You Can't Win

by Jack Black. New York: Macmillan Co.. 1926. xiii+394 pp. $2.00.
FOR brief summary of You Can’t Win one can hardly do better than quote the author: —
‘A bleak background! Crowded with robberies, burglaries, and thefts too numerous to recall. All manner of crimes against property. Arrests, trials, acquittals, convictions, escapes. Peniten tiaries! I see in the background four of them. County jails, workhouses, city prisons, Mounted Police barracks, dungeons, solitary confinement, bread and water, hanging up, brutal floggings, and the murderous strait-jacket.
‘ I see hop joints, wine dumps, thieves’ resorts, and beggars’ hangouts.
‘Crime followed by swift retribution in one form or another.
‘1 had very few glasses of wine as I traveled this route. I rarely saw a woman smile and seldom heard a song.’
It is a good thing that many law-abiding people are reading this remarkable autobiography of an ex-criminal, thirteen years removed from the criminal class, but in his time us complete a criminal as any seeker for authentic information could desire. The effort of organized society to protect itself from the outlaw element may reasonably gain power from understanding the enemy, and in this book the reader meets and mingles with criminals almost, one might say, as he meets and mingles with actual friends and acquaintances. He will very likely begin to think that this underworld can no more be expressed adequately by statistics and psychological theory than the upperworld in which he lives himself. He will observe that among the lawbreakers, as among the law-abiders, youth often drifts into a means of livelihood that maturity follows from force of habit, knowing nothing different. In this community of crime Mr. Black lived and ‘ worked’ for some thirty years (fifteen of them in this prison or that). Jesse James died just before the beginning of this period, and it ended before the advent of the automatic for murder and the automobile for escape.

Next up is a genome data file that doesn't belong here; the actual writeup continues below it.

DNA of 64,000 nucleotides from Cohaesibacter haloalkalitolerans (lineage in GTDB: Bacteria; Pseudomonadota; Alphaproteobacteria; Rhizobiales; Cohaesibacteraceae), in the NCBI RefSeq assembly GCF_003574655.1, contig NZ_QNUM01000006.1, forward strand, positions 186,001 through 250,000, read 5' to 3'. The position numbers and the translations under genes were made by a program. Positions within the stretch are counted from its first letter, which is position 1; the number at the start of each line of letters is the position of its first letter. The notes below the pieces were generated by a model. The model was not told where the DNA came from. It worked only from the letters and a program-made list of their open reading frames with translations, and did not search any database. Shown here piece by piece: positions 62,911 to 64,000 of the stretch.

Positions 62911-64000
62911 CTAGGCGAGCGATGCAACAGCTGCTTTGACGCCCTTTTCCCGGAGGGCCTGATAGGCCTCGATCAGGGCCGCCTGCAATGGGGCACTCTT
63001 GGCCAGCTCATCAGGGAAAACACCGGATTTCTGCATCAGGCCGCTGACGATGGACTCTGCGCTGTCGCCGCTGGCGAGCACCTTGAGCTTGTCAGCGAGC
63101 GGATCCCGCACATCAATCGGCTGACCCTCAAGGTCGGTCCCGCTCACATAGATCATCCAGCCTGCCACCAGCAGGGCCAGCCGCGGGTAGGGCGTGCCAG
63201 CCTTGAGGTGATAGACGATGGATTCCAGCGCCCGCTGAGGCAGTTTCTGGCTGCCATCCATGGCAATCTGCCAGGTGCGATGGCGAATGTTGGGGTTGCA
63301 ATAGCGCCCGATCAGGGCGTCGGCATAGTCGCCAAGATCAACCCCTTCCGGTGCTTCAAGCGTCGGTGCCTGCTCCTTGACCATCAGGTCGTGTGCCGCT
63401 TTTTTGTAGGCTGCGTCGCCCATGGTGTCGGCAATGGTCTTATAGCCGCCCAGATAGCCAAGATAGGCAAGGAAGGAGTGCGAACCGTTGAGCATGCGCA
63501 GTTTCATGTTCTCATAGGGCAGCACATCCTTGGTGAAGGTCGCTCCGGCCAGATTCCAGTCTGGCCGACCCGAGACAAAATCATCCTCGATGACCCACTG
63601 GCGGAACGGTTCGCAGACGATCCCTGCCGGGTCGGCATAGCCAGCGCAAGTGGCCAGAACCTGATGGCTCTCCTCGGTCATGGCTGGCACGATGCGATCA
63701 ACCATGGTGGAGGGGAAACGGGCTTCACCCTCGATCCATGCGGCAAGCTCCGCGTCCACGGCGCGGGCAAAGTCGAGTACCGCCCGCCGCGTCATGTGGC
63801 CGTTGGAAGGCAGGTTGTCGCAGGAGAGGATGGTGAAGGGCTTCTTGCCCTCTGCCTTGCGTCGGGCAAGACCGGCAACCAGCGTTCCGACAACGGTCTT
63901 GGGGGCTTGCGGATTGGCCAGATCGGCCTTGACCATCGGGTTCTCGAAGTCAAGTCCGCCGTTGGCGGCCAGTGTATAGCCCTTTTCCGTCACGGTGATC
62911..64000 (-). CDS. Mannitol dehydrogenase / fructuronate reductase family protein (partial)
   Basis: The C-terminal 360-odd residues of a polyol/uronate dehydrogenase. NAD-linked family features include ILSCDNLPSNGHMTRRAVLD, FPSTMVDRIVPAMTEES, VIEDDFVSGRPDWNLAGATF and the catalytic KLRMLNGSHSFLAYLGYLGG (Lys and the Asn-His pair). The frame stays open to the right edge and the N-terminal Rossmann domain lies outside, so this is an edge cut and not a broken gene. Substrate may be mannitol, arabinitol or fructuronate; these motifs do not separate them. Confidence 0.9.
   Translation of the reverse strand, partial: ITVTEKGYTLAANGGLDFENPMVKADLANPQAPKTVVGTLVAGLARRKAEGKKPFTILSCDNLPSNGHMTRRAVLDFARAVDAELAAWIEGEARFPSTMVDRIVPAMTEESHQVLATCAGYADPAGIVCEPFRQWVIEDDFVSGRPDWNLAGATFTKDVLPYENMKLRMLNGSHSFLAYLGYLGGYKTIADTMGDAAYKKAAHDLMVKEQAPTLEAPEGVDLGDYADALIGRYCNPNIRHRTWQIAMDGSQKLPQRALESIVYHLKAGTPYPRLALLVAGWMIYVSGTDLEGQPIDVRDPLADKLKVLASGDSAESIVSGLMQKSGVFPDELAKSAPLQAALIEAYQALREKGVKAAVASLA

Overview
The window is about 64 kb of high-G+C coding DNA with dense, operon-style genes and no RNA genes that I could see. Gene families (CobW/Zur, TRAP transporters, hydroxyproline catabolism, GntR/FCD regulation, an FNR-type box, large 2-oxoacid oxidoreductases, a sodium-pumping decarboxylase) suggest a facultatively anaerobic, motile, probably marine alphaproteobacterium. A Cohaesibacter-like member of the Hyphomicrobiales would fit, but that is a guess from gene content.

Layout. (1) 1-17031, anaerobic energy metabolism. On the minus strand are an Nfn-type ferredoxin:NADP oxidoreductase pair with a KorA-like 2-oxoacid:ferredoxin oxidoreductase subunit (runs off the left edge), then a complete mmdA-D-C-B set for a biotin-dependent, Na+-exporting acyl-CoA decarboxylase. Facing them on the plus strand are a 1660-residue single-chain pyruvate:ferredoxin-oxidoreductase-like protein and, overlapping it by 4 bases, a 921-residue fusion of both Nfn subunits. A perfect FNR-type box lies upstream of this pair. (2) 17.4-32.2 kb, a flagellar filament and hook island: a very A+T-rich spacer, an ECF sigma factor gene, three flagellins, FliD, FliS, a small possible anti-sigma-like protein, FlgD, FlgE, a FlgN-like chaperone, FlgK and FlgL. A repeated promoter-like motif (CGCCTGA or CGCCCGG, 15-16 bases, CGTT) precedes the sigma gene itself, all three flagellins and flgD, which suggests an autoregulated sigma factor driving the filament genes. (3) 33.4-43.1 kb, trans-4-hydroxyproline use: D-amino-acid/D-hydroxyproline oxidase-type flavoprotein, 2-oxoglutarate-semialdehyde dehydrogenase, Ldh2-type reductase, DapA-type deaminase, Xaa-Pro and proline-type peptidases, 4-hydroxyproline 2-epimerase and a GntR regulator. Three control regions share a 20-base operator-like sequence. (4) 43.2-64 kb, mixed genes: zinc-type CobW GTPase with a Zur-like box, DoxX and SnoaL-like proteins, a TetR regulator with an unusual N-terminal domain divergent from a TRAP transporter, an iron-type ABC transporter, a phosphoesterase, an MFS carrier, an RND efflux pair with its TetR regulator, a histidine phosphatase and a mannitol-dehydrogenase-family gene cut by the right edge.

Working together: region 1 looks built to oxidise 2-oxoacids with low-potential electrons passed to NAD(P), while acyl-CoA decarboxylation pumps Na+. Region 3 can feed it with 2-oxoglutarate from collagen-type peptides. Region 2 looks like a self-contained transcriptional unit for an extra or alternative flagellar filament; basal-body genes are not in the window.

‘In the underworld,’ says Mr. Black, ‘one has good or bad character as in any other layer of society. The thief who pays off borrowed money, debts, or grudges has a good character; and the thief who does the reverse has a bad character. Thieves strive for good character and make as many sacrifices to keep it as men do anywhere else. A burglar can have friends, but he has to pay his room rent or he will lose them, and they will despise him.’
Jack Black, potential criminal, had character, and this was recognized by three criminals of character in his first prison, whence followed his induction into the vocation of crime, and, for that matter, his reformation thirty years afterward. It is significant that these three criminals stood out from the miscellaneous prison population. Of one of them he says later, they were then working together at safe-breaking, — ‘George, although past fifty, never spoke of quitting. I doubt if the thought ever entered his mind. He was as much attached to his trade as any carpenter or bricklayer, and went about it as methodically as any mechanic.’
Having started this book, I for one was unwilling to stop before I had finished it. I shall read it again, and recommend it to others as an autobiographical thriller — the honest story of a real criminal. Mr. Robert Herrick, writing the introduction, finds ‘the most depressing fact in criminology that the present book illustrates’ is that ‘ the criminal is almost always of an inferior mentality. It is only a superior mentality such as Black’s that can survive and ultimately win to freedom.’ This evolution of a right-thinking mentality in a wrong-thinking environment gives authenticity to the narrative. A prison library did much for Jack Black toward the ex-criminal status. Prison brutality temporarily hardened and strengthened him as a criminal. The book, as Mr. Herrick says, is ‘well worth reading and pondering upon. Besides, it is entertaining, because unvarnished and unpretentious.’ Sincerity has perhaps created art; at any rate the lawabiding reader will never come nearer feeling like a burglar at work.